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Inpatient rehab

Recovery College grows support for mental health patients



The offering for service users at a Recovery College is being expanded after a successful first year in operation. 

Heatherwood Court, a low security hospital offering treatment and rehabilitation for men and women on a forensic mental health pathway, launched its Recovery College in 2020.

The Recovery College offers service users a broad range of courses encouraging them to develop new skills to aid them in their recovery and to help with their return to the community. The college is co-managed by service users themselves, giving them an active role to play in its production and delivery, putting them at the heart of its success.

Becoming firmly established within its first 12 months, the team at Heatherwood Court – located near Cardiff and owned and managed by specialist healthcare provider, Ludlow Street Healthcare – have now developed a new prospectus with a wider course offering to reflect the requirements of service users.

Skills tutor Jenna Bayliss said: “Courses like English and maths have been really popular since the start because of their links to employability. We have had service users come to us unable to read or write and they leave able to do both. As well as being hugely rewarding for us as educators, this is invaluable to service users as they start to think about entering the job market.

“Of course, not everyone wants to focus on the educational side of things and the beauty of the Recovery College is that it is entirely catered to the individual, tapping into what people do want to know and what they think will be beneficial to their own future.

“Despite the restrictions of lockdown we were really pleased that almost half of service users attended the accredited education courses over the last 12 months.”

Service user Suz Yates was one of the original members of the Recovery College and now helps to run it. Suz believes that the key to the College’s success is the fact that it breaks down the boundaries between service users and staff, removing the ‘us and them’ culture and improves the self-esteem and confidence of the service users.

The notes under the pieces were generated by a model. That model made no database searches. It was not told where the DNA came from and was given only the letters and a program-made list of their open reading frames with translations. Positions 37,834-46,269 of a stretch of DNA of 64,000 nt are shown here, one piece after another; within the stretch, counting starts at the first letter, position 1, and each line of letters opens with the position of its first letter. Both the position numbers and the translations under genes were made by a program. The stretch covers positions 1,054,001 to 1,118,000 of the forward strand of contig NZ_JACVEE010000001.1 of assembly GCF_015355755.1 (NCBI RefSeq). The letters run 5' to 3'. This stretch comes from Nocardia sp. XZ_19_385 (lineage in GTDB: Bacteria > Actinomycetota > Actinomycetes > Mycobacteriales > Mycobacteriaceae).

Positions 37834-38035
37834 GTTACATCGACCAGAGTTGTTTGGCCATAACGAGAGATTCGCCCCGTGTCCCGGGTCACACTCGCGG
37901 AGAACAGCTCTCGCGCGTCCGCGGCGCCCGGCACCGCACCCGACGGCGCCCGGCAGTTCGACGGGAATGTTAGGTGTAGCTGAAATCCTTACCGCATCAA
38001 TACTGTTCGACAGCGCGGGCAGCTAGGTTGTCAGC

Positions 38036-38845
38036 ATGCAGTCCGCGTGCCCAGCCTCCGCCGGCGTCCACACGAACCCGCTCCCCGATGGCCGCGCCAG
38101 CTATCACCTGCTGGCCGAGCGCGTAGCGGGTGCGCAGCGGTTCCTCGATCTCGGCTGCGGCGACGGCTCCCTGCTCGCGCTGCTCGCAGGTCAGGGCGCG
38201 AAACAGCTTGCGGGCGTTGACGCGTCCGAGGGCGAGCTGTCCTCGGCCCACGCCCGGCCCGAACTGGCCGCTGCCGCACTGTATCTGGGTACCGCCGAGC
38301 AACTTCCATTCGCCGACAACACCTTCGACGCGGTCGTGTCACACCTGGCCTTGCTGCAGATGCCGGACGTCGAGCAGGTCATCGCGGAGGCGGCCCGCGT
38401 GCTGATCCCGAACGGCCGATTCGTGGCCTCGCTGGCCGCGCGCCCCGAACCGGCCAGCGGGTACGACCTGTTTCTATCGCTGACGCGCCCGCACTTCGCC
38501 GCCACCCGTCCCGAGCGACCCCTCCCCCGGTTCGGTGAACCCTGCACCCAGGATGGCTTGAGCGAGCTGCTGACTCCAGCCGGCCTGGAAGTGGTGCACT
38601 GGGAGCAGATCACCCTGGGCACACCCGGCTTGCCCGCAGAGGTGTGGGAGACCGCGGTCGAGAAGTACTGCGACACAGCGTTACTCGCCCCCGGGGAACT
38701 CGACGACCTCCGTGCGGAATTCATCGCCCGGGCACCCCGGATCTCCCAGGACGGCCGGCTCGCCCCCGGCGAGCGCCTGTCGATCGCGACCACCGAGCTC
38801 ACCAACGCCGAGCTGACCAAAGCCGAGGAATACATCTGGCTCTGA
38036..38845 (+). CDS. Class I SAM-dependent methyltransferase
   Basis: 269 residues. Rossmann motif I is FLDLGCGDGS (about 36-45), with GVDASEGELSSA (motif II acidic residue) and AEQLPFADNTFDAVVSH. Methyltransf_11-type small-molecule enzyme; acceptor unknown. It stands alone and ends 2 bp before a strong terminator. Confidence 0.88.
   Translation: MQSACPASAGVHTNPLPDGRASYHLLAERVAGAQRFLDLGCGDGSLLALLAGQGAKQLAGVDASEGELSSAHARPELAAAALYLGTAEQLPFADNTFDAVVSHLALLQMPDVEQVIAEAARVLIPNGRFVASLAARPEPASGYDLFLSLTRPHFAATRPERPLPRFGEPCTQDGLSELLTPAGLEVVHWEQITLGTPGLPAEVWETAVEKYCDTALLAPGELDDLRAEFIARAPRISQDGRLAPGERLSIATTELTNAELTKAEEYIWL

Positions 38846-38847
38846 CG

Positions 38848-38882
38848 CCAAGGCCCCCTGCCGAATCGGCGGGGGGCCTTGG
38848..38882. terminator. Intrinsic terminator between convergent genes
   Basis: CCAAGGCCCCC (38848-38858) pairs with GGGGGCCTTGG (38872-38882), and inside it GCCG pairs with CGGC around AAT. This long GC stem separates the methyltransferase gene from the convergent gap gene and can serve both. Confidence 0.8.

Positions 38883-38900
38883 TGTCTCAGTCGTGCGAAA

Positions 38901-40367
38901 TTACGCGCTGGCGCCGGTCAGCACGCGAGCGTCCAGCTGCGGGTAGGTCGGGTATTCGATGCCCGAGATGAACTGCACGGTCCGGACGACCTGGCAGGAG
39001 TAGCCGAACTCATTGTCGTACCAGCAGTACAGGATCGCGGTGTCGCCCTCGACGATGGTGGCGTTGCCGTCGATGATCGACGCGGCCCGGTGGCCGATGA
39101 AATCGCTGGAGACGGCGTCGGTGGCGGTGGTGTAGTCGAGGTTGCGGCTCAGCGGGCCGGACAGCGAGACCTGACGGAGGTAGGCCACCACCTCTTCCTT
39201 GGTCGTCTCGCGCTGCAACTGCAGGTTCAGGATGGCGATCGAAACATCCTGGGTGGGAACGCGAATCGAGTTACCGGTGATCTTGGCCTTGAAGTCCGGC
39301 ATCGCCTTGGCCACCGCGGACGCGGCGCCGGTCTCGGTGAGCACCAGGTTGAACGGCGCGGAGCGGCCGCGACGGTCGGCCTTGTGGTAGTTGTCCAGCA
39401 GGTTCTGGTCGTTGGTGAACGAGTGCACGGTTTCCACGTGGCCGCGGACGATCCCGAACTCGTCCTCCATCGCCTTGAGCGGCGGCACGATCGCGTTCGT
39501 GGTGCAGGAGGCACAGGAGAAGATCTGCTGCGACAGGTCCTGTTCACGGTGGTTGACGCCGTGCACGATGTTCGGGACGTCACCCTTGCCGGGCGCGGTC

Suz said: “When they are hospitalised, service users often feel that they are de-skilled, de-personalised, separated from their usual support networks and find they can’t use their usual coping strategies.  On top of that, policies and procedures in a standard hospital environment create an ‘us and them’ culture. The Recovery College helps dismantle these barriers.

“When I arrived at Heatherwood and discovered that a Recovery College was being set-up I was eager to play a role in its development as I was part of a Recovery College in my local community previously. It made a huge difference to my life; from personal knowledge I saw how it helped me gain self-confidence and increase my self-management skills.

“Without the divide between ‘staff’ and ‘patient’ I feel accepted and recognised as having intrinsic value to offer; an ‘expert by experience’.”

Royston Scott, Recovery College lead, said: “Now that the Recovery College is well established, we have a clearer idea of what service users find beneficial and what they want to see more of. We deliberately offer taster sessions that help people decide what will help them on their own journeys and this helps shape the prospectus too.

“We are so proud of the Recovery College team and the work they have undertaken to make the College such a success, they do a phenomenal job.”